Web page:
Deconstructing to [re]Construct

Illustration by Pietro Botelho

As a marketing professional, I observe the market, its movements, decisions, and which way to go and I see that there are many unanswered questions. So what should one do at this time when everything is unknown? My answer is simple: be prepared.

I would like to suggest a reflection, not only as a participant in all of this but also as someone who prepares people to be transformed in a somewhat different and unknown environment: the Jungle.

In my experience with wilderness survival training, I observe the reactions and behaviors of those who decide to venture out with me into the bush, without supplies or comfort. And the conduct of this audacious audience brings a lot of learning to personal, professional, and, why not, corporate life.

When the participants of the jungle survival courses arrive at the meeting point, their backpacks are full of items they think are essential for a few days in the forest. They sleep in a covered shelter, they eat well. The next day, all the goods and the backpack are confiscated and they start the adventure with only the clothes on their backs and a knife. And willpower!

On this day, everything is ok. They still have the memory of a good night’s sleep, and satisfying meals. Anxiety about the journey that is beginning is a propelling tool for experiences and sharing to be positive. The walk to the training area is wet and bumpy, with rivers and obstacles to cross that would already eliminate some of the less courageous.

Then it’s time to sleep. Wet. No bed. No blanket. No pillow. Without bath. At the end of this day, about 30% of the participants give up. the reasons are almost always the same: the cold and deprivation. Even so, they must build their shelter in the rustic environment, with means of fortune, and look for food.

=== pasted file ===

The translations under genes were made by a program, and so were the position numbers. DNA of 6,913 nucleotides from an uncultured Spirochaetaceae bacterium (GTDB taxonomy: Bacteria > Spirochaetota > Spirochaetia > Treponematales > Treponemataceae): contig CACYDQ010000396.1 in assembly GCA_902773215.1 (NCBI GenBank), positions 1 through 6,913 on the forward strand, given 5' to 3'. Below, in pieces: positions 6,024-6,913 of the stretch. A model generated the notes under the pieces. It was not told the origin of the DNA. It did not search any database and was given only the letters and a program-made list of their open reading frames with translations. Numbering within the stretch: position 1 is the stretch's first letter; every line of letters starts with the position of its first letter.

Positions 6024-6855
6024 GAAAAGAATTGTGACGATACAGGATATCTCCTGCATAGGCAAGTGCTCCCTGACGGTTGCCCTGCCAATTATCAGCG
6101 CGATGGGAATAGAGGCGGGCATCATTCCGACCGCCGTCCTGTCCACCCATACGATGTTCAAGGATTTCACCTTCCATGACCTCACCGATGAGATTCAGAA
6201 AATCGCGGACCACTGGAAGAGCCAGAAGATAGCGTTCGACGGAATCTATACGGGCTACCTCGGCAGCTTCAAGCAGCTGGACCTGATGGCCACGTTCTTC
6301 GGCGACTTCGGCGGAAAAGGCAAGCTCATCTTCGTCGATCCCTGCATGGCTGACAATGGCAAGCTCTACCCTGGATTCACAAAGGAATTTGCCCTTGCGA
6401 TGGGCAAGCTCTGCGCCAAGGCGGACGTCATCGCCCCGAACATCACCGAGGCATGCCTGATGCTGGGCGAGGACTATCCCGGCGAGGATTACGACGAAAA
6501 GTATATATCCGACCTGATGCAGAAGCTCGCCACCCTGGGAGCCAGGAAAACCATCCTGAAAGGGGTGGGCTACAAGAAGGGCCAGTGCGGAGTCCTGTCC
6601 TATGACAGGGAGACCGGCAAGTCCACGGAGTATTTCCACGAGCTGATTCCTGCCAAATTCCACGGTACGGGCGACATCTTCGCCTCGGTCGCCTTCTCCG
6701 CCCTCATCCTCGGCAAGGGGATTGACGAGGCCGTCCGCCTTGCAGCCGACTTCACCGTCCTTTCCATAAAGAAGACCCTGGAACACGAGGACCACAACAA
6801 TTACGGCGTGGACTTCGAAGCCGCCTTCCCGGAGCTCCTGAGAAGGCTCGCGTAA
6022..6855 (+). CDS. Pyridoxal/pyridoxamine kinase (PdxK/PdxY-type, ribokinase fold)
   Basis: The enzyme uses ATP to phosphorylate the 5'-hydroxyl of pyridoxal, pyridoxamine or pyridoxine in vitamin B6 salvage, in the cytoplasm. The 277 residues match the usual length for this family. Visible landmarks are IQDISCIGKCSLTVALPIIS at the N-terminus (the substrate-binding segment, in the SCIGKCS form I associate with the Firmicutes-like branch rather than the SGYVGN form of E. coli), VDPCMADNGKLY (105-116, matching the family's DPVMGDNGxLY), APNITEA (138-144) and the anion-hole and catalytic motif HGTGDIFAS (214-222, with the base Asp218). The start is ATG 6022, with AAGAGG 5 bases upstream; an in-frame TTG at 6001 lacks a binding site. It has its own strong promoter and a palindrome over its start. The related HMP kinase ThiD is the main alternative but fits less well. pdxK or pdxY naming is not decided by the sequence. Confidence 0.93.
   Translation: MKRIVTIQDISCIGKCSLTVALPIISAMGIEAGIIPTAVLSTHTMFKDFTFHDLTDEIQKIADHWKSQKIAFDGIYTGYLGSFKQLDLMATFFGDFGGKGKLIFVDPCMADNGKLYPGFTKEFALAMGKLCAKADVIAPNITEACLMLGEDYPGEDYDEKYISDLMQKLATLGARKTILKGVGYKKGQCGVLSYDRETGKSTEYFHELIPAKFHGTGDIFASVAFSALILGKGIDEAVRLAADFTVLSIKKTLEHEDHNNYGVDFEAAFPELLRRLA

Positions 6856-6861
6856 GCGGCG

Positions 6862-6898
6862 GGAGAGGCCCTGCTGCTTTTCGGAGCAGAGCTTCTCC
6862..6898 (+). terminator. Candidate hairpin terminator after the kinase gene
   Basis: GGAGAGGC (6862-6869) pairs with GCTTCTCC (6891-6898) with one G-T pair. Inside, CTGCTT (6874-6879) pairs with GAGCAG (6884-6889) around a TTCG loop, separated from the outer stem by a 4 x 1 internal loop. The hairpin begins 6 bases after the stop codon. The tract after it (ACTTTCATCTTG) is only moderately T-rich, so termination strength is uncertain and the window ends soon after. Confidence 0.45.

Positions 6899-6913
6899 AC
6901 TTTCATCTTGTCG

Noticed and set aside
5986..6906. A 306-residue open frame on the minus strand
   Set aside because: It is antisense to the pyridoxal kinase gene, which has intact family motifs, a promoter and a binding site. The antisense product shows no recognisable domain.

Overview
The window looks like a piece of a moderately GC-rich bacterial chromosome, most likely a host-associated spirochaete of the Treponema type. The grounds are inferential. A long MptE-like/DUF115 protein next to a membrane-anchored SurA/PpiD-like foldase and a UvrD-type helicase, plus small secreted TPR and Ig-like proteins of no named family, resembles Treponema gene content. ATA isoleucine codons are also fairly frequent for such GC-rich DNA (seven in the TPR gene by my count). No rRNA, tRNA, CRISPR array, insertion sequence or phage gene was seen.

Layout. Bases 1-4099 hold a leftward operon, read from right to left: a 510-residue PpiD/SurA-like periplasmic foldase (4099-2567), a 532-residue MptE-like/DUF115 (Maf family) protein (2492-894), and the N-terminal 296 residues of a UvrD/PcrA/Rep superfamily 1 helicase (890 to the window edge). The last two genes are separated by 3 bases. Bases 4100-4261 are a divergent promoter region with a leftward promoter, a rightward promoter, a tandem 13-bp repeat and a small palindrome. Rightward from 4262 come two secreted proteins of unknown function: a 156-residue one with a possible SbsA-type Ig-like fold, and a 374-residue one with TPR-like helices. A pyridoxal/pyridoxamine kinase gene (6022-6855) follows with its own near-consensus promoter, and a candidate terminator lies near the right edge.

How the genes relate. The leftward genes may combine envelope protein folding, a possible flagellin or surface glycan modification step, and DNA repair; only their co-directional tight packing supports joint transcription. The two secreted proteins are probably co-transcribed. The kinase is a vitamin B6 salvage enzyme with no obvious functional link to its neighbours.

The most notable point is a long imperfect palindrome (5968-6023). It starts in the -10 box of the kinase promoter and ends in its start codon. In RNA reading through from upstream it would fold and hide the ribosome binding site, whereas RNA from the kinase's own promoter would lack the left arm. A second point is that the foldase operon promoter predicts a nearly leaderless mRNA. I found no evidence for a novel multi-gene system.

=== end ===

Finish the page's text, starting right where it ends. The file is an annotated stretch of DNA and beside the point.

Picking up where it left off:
In the following period, the people who got off to a good start in the endeavor are already starting to miss everything they consider essential and no longer have access. They still have wet clothes and are cold. Some moments of tension between the group begin to occur because of food or the distribution of tasks. Assignments, classes, and teachings are part of the day’s activities. Some of them are in the river. Then comes another night and the time to sleep in the most basic conditions, again in the cold, and then the hunger starts to grow. That way, unable to dry off and protect themselves from the cold, they leave for the fourth day.

The participants wake up for another journey. They want to leave, but they can’t. Nature begins to drain the warriors’ energies. Some moments of revolt happen, and a few more misunderstandings, but from this period onwards the group begins to understand that unity is the greatest tool for survival. The time comes when the desire for it all to end soon is great, but the determination is even greater. There is still some time to go and the ending is the main stimulus. With every passing minute, they get closer to glory.